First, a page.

I2AM PARIS is an open access, data exchange modelling platform. It is intended as a vessel for documenting integrated assessment, energy system and sectoral modelling capabilities, inputs, and outputs, so that modelling exercises and their outcomes are made fully and transparently accessible to the modelling community, to policy, and to all other interested parties.
The platform comprises two interfaces, a public one for displaying open data (including model capabilities, modelling assumptions, and insights emerging from modelling activities) and a scientific one for enabling and facilitating knowledge and data exchange among modelling teams.
I2AM PARIS is broken down into two components: ‘Model Documentation’ and ‘Modelling Analyses’.
Model documentation is further broken down into:
- The ‘Detailed Documentation’ component, which includes a detailed presentation of modelling tools acting at different scales and from different perspectives, in a non-expert-friendly language, but encompassing high technical detail. This component mainly targets more experienced users (e.g. modellers, other researchers/scientists) but is comprehensible for all audiences, including policymakers, displaying information of what research questions a model has been in the past used to address, and what findings/insights it produced.
- The ‘Dynamic Documentation’ component, which is an interactive library of the documented models, in the form of a responsive “infographic”, including geographical coverage as well as sector, emission, policy, SDG, socioeconomic and mitigation/adaptation measure granularities. This component mainly targets non-experts and is motivated by the need to concisely inform policymakers and other decision makers (from business to NGOs and civil society) on what models can and cannot do, in a visually appealing way.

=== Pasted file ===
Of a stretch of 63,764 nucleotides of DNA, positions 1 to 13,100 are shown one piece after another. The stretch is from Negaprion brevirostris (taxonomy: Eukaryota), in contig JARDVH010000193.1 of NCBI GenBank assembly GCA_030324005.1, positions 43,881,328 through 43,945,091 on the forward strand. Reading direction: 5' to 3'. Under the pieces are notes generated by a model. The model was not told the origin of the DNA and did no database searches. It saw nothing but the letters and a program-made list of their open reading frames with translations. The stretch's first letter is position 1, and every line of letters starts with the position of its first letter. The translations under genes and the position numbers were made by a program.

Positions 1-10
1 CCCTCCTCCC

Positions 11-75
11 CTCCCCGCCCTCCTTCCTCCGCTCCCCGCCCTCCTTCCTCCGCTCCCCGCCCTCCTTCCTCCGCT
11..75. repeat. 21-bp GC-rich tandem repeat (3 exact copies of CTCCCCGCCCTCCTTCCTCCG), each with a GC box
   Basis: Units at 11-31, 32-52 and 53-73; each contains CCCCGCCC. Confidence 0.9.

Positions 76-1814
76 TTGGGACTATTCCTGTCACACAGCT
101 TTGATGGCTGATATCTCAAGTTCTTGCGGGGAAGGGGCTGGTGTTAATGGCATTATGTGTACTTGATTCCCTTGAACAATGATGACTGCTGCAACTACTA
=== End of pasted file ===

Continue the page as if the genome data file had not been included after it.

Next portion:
- The ‘Comparative Assessment’ component, which essentially draws comparisons between different models of a specific modelling exercise (e.g. an inter-comparison project) in the form of tables and discussion. It is intended to provide all users with a grasp of why different models are needed to answer a specific question, and allow them to comprehend modelling capabilities, strengths and weaknesses across a modelling ensemble.
The ‘Model Analyses’ component is a dynamic representation of data deriving from modelling exercises, including meaningful visualisations and user-friendly interfaces that allow the users to examine the results of different scenarios by altering specific parameters on the interface.